An Ancient Greek Computer – Herakleidon Museum

An Ancient Greek Computer – Herakleidon Museum



Under the Auspices of the Hellenic Navy General Staff
A new unit will enrich the exhibition VOYAGE – Greek Shipbuilding and Seafaring from antiquity to modern times. It will focus on the century of research during which scientists have tried to understand the Antikythera Mechanism.
Through rare exhibits that are being shown for the first time, early and contemporary models of the mechanism, explanatory texts, drawings and photographs, the Museum Herakleidon will present to the general public pivotal moments in the study of the most complicated mechanism of antiquity (2nd-1st cent. BC), aiming to showcase the advanced scientific knowledge of the ancient Greeks, their mathematical and technological achievements and, most importantly, their innovative spirit. 

Among others, the new acquisitions of the Museum Herakleidon include:
-The early, historical model of the mechanism, constructed of a cigar box and cardboard by the British physicist, mathematician and science historian, Derek de Solla Price, who proved that it was not an astrolabe, as scientists had believed until then, but “the oldest surviving example of scientific technology and completely changes our ideas about ancient Greek technology” (Scientific American, 1959).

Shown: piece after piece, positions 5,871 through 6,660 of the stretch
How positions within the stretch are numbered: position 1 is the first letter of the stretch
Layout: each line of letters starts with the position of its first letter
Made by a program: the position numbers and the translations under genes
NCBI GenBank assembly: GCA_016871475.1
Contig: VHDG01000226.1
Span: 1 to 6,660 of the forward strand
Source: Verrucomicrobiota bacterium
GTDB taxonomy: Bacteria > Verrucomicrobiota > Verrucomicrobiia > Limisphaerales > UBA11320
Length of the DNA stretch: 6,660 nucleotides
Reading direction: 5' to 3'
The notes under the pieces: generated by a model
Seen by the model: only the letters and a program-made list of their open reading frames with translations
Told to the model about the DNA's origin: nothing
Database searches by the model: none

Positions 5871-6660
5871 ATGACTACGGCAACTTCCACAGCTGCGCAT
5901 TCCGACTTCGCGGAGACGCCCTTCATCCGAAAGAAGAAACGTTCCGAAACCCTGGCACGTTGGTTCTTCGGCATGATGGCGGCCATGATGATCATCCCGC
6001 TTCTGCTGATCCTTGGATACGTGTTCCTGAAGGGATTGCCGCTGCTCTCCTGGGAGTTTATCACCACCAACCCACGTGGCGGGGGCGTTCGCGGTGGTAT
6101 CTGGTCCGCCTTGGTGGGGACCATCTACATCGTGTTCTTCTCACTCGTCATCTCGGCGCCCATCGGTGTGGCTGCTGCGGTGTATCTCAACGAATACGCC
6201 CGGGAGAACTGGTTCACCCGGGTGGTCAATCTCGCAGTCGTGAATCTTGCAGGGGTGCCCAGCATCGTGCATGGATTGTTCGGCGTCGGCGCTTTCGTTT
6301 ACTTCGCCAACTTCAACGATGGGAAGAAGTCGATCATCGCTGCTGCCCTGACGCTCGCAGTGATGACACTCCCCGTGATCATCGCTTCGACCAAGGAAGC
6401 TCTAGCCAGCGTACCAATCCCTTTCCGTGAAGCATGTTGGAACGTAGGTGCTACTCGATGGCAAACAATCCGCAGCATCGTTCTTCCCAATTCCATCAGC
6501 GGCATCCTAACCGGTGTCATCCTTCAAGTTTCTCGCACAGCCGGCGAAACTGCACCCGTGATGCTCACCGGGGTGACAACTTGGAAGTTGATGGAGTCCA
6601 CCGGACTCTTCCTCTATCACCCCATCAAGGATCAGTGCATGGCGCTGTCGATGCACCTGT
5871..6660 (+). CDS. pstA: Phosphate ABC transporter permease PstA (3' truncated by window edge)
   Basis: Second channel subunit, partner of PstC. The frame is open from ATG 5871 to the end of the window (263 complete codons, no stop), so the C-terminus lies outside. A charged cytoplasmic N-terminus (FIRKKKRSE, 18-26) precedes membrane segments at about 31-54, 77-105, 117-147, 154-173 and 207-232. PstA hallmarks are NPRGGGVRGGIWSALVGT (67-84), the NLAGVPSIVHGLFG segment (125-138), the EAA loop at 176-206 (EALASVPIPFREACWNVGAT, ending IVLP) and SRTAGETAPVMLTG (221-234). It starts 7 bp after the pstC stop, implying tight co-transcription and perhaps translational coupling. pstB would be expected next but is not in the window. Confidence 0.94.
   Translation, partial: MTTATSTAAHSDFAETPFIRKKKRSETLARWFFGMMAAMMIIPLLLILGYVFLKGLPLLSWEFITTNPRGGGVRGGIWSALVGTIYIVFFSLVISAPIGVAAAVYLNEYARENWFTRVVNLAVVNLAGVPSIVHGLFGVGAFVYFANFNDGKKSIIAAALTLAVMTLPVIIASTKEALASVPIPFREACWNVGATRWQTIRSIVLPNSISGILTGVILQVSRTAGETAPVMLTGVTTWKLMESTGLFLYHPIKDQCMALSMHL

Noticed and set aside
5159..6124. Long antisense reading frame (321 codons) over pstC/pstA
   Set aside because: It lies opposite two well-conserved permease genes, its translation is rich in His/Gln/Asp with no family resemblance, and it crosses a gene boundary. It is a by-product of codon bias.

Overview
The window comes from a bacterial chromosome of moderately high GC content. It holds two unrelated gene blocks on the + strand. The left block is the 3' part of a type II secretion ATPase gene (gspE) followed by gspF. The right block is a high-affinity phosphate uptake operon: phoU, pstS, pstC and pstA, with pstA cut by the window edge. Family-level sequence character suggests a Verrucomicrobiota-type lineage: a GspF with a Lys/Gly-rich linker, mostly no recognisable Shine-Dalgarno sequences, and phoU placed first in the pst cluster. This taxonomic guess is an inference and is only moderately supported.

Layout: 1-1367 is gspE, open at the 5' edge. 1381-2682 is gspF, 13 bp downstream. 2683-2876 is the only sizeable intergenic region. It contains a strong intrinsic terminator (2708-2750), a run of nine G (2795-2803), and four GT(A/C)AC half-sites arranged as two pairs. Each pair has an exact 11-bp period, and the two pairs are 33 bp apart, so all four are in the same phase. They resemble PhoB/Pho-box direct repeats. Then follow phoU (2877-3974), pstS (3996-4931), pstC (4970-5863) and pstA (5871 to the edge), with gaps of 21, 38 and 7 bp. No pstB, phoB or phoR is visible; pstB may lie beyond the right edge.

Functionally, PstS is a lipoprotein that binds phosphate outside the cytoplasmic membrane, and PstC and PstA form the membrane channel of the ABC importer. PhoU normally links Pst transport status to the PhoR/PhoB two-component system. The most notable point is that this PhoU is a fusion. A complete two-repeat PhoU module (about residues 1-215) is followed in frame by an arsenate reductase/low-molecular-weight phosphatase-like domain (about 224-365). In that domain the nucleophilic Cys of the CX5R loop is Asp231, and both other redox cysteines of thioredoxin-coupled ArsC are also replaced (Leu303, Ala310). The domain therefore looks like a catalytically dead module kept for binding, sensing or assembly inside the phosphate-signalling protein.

-The first of three bronze models of the mechanism, built in 1980 by the American professor of Geophysics and Astrophysics Robert Deroski, based on the research of Price (who gifted another copy of the mechanism to the National Archaeological Museum).
-Unpublished technical drawings of the mechanism by Derek de Solla Price.

The new unit of “Voyage” will also include:
-The more recent reproduction of the mechanism that was constructed under the guidance of professors Dr. John Seiradakis and Dr. Kyriakos Efstathiou of the Aristotelian University of Thessaloniki and according to the recent discoveries of international researchers,
-A series of radiographs of the mechanism and other unpublished documents of the nuclear physicist of National Center for Scientific Research “Demokritos”, Charalambos P. Karakalos, who closely collaborated with Price and provided him invaluable help in the mid-20th century.
Furthermore, within the new unit “An Ancient Greek Computer”, a drawing reproducing the ancient workshop of the unknown creators of the Antikythera Mechanism will be shown for the first time, created by the archaeologist Yannis Nakas in collaboration with John Seiradakis.
Moreover, on Tuesday, February 21, 2017, at 19:00, in the building of 16 Herakleidon Str., in Thissio, John Seiradakis, professor emeritus of Astronomy at the Aristotelian University of Thessaloniki will give a talk on “The Antikythera Mechanism: general description and recent research results”. (Attendance is free, on a first come first served basis.)

The event is finished.


Sep 25 2022